By Cilina Nasser, Syria researcher at Amnesty International, who is currently in Istanbul
“I’m not thinking about the future… I’m thinking about what we have left behind. I did not say a proper goodbye to my father and did not even bury him. I don’t know who did and where.”
Ahmed’s desperate reflection gives a small sense of the fear and upheaval that have gripped him and his young family for more than a year now. Syria’s ongoing armed conflict has forced them to move again and again in search of somewhere they can be safe and meet their basic needs.
The 27-year-old menial worker, his wife Mariam, 23, and their two little children have spent months moving around inside Syria as internally displaced persons (IDPs), and have become refugees twice within a period of just seven months – first when they crossed to Lebanon, and then to Turkey, where they are now.
It was in Turkey’s largest city Istanbul where I met them in their latest place of shelter. For the past six weeks they have been living in a tent on the grounds of the Pir Sultan Abdal Cemevi, an Alawite Muslim house of worship in Sultangazi, a poor neighbourhood.
We sat atop a carpet inside their tent, where Ahmed recounted what seemed to be a never-ending story of upheaval. As he spoke, he stretched his left leg, which had been badly injured more than two years ago, on the last day he saw his home.
Mariam would interrupt occasionally to provide a detail that Ahmed had forgotten to mention, gesturing with her hands to make sure I understood her broken Arabic. Both she and Ahmed are Syrian citizens of Turkish descent. Their ancestors have been living in Syria since before the Ottoman Empire’s dissolution following World War I. They are also Alawite, a sect of Islam to which Syrian President Bashar al-Assad belongs.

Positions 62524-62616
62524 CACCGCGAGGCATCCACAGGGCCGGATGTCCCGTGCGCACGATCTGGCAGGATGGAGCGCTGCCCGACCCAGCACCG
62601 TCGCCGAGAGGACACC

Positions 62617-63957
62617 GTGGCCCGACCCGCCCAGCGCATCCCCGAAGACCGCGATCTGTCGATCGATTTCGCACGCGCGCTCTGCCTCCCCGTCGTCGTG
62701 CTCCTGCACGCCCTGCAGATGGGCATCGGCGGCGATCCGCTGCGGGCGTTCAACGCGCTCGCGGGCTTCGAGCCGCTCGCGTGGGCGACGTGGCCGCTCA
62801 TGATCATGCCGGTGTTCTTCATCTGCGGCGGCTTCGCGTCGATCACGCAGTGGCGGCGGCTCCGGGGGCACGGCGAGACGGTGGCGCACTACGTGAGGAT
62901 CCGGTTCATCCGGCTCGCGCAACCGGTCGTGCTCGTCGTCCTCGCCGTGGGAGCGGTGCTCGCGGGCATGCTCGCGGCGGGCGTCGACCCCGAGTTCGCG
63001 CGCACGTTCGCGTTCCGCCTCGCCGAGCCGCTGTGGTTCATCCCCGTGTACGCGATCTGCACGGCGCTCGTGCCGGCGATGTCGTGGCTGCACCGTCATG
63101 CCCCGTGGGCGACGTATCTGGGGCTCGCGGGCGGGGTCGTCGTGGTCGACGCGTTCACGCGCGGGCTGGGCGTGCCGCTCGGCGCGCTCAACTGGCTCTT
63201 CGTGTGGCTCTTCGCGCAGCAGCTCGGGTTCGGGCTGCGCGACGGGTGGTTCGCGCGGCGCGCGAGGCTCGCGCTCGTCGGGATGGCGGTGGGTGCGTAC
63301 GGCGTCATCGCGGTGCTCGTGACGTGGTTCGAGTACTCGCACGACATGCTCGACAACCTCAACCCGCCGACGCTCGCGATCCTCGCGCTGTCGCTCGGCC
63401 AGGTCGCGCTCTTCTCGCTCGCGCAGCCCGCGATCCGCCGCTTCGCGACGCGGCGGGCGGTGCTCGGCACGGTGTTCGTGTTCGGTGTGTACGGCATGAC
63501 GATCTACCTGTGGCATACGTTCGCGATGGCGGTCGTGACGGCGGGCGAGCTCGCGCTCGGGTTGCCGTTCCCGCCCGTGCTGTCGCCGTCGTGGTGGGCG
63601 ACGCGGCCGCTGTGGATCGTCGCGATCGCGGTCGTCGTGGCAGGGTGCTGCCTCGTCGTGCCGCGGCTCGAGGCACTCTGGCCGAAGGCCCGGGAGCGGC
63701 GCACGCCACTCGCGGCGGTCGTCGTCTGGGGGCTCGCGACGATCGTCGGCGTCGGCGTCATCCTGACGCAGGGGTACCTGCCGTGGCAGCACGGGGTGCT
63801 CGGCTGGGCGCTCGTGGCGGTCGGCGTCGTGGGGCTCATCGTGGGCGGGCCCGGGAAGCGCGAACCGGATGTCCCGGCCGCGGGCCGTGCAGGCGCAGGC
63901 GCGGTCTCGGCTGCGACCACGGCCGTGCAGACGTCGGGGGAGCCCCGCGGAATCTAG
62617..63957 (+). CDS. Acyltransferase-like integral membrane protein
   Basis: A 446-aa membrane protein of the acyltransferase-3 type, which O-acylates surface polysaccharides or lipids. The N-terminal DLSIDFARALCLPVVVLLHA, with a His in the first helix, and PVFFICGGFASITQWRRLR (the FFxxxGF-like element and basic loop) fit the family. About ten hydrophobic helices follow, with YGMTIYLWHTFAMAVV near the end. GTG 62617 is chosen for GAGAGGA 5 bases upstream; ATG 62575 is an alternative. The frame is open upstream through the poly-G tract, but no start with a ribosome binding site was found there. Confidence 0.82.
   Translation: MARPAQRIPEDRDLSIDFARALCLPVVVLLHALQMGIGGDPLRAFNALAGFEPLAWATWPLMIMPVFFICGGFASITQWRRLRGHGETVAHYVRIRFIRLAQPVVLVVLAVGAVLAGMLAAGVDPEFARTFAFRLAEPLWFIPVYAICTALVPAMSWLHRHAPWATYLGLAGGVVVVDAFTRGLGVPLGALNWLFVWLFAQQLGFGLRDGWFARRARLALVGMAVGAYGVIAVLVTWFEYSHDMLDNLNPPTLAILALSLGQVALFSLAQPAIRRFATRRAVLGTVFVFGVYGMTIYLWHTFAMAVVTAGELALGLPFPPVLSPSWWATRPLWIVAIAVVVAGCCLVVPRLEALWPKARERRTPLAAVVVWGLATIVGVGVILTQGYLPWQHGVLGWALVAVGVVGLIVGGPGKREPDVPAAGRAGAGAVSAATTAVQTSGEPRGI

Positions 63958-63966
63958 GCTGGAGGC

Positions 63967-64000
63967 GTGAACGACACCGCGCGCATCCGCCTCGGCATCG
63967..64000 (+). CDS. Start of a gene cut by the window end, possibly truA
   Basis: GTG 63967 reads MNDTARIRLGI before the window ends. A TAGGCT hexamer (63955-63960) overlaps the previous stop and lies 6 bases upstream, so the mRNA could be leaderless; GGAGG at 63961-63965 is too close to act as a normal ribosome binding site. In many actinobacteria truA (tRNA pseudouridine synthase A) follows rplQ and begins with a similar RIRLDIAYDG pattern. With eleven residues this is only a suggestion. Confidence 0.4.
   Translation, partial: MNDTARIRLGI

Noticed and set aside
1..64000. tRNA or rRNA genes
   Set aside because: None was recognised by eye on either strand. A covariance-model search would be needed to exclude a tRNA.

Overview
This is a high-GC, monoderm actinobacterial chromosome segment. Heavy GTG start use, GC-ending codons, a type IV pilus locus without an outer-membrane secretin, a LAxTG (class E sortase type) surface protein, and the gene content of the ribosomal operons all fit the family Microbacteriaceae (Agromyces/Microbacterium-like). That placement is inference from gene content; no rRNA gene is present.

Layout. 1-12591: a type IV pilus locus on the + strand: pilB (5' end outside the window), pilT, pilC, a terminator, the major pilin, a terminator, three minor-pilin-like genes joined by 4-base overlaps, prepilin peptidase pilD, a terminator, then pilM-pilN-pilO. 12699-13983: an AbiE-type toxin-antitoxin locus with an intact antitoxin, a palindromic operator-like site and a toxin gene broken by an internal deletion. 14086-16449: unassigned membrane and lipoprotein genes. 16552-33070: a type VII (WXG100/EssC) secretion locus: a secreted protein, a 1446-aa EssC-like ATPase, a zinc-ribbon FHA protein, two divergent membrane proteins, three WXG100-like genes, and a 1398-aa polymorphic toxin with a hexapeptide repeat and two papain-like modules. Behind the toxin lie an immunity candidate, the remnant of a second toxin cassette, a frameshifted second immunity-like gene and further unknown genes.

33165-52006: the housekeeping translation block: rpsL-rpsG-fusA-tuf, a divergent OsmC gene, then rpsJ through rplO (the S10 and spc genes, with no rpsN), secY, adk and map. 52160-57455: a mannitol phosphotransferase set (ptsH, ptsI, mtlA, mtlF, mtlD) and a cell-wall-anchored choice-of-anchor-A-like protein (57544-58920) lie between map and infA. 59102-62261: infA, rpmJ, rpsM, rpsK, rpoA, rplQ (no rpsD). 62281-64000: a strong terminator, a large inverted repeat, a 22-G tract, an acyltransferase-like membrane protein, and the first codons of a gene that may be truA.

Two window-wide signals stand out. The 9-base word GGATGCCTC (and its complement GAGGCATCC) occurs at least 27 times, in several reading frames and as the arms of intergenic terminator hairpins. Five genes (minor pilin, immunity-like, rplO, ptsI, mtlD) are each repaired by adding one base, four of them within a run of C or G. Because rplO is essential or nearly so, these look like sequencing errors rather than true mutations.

More than two years ago, Ahmed and his family were at their house in the al-Masaken neighbourhood of Aleppo in northern Syria when it was hit by a shell. The impact caused the ceiling to collapse, after which Ahmed’s father lay motionless amidst the rubble. “I could see my father’s bones through the wound under his armpit… and I could tell that I was injured because both my legs were bleeding heavily,” said Ahmed.
Ahmed and his family had to leave his father behind as Ahmed was rushed to al-Razi Hospital, where he underwent surgery that involved attaching metal rods to a bone in his left leg. The family pleaded with the doctors to sleep at the hospital because they had no other place to go. They stayed there for a week before seeking shelter in a public garden in Aleppo’s Kurdish-majority Sheikh Maqsood district.